Characterization of the effects associated with amplification of degraded DNA using traditional and mini-STRs
Dunn, Jonathon Stephen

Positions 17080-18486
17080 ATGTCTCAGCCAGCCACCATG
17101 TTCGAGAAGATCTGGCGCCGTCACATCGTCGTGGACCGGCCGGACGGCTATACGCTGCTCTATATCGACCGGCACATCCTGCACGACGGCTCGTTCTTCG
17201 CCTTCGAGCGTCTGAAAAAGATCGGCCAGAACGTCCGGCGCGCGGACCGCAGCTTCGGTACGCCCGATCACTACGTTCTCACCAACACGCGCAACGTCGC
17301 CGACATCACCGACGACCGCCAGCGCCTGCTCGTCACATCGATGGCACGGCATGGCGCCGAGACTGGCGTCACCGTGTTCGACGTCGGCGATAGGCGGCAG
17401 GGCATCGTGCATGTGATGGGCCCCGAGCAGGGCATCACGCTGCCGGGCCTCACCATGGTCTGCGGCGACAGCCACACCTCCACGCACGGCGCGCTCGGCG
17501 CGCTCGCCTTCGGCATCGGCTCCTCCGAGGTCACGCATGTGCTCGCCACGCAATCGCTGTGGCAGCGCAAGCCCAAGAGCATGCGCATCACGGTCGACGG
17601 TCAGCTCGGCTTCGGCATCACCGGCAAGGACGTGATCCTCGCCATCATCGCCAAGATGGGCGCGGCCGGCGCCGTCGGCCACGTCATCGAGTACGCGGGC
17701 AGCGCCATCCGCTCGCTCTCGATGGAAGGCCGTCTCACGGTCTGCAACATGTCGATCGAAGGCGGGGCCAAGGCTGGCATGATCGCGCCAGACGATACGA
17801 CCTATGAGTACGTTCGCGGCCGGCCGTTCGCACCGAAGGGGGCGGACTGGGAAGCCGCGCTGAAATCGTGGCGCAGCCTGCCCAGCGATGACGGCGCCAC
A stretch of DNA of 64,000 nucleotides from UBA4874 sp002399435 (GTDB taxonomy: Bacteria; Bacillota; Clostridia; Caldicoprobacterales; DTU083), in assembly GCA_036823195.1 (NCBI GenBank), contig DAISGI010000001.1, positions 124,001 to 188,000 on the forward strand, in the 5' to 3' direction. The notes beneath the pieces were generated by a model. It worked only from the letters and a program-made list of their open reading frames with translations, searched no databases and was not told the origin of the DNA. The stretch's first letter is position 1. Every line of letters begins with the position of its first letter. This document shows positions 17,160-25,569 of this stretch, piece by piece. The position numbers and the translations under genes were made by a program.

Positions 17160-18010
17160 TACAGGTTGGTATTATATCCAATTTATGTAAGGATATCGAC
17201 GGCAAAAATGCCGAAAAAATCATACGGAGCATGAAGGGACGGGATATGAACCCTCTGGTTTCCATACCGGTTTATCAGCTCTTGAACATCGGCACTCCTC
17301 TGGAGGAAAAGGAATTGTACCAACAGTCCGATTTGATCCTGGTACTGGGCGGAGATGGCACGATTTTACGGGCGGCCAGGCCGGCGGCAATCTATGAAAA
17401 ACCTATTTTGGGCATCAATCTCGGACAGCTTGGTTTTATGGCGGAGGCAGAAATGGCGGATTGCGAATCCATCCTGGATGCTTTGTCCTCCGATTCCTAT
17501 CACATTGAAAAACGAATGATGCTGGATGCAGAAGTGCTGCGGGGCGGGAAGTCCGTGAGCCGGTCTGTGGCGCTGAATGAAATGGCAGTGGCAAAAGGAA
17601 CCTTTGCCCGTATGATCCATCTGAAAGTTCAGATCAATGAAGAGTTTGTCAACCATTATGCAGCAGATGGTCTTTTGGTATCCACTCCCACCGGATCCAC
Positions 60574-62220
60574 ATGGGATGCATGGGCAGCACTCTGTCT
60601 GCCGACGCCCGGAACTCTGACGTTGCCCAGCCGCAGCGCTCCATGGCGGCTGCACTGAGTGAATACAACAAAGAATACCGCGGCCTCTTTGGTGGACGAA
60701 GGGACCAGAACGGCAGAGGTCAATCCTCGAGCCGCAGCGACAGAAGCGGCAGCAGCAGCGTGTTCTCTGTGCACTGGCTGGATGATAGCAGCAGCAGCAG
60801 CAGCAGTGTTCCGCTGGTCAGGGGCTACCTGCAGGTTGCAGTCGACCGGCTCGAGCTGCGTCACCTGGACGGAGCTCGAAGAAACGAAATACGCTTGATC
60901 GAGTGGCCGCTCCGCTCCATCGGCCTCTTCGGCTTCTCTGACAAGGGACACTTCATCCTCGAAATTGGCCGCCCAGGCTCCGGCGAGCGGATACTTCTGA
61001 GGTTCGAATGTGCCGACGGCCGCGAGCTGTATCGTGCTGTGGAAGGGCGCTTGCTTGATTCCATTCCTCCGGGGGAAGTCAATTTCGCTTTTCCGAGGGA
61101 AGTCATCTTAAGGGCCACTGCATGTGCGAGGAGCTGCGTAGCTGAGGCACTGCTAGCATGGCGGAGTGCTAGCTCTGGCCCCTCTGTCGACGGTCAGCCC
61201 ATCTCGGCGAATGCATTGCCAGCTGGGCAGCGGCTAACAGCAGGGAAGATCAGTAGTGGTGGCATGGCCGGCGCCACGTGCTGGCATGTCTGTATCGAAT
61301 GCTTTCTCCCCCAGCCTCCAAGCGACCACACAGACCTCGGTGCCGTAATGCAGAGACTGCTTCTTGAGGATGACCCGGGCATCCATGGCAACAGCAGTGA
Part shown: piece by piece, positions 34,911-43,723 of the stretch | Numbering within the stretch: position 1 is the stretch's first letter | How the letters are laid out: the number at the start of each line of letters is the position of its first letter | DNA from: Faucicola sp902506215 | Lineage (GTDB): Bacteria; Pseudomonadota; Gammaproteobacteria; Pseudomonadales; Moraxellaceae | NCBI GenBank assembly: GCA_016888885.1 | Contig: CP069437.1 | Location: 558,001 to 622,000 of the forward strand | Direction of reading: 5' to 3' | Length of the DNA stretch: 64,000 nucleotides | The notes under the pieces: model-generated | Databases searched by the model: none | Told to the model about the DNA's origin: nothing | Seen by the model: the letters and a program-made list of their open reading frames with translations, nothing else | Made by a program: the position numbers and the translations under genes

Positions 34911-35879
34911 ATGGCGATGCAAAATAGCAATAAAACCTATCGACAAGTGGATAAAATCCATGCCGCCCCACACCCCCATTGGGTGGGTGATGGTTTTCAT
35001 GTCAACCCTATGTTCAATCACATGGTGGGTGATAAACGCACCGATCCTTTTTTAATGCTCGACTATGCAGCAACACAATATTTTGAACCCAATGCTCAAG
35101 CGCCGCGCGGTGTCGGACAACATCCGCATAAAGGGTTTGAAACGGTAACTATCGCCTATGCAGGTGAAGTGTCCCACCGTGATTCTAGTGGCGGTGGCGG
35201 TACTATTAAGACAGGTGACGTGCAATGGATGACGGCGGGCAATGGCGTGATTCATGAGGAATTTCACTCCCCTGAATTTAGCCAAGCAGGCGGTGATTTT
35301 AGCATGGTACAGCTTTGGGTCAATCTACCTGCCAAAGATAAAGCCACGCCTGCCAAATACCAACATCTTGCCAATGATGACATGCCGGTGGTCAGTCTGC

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Many samples submitted for DNA analysis from crime scenes are often degraded or contain DNA mixtures from two or more individuals. Degradation of DNA in these samples presents a challenge as larger molecular weight STR markers are inefficiently amplified, if they are amplified at all, potentially resulting in a significant loss of information. Furthermore, deducing individual donors from DNA mixtures is difficult in the best of times. However, when one or more of the contributors to the mixture exhibit degradation, analysis of the mixtures becomes even more challenging. Recent advancements in the amplification of mini-STRs has led to an increased ability to gain information from degraded or inhibited samples that may otherwise be lost using traditional STR amplification. The commercially available Mini Filer™ kit was developed using the eight largest loci from the AmpFℓSTR® ldentifiler® kit plus the Amelogenin locus by redesigning the primers such that shorter PCR products are produced, relative to previous STR kits. Due to this redesign, the MiniFiler™ kit was shown to increase the likelihood of obtaining information otherwise lost in these eight loci. The goal of this research is to compare the genotyping success obtained using mini- and traditional-STR amplification in both degraded and non-degraded single-source samples and mixtures. The objectives include 1) comparing peak height ratios of heterozygous markers and drop-out rates of the single source samples between the kits 2) observing whether these ratios are maintained in mixtures and 3) to examine if the DNA within the mixtures amplify independently. DNA from one male and one female were degraded using DNAse 1. Both the male and female samples were run as single-source samples in both the degraded and non-degraded conditions in quadruplicate using both kits with targets ranging from 0.125-2 ng. Mixtures ofthe two samples containing either degraded or non-degraded DNA were run using both kits with varying female to male ratios. Finally, mixtures using the same female to male were run using the degraded female sample and the non-degraded male sample. All mixture samples were also run in quadruplicate. Results showed that the mini-STR amplification did not outperform traditional-STR amplification in non-degraded DNA samples. As a result, it is recommended that traditional PCR methods be used with non-degraded samples. In contrast, mini-STR amplifications did prove to be successful in recovery of allelic dropout in degraded samples. Therefore, for exhaustive biological evidence, a priori knowledge of sample conditions would be beneficial as only samples that are expected to contain degraded DNA should be amplified with mini-STRs. If the quantity and quality of DNA is deemed sufficient, then it is recommended that traditionai-STR methods be utilized and mini-STR amplification follow.
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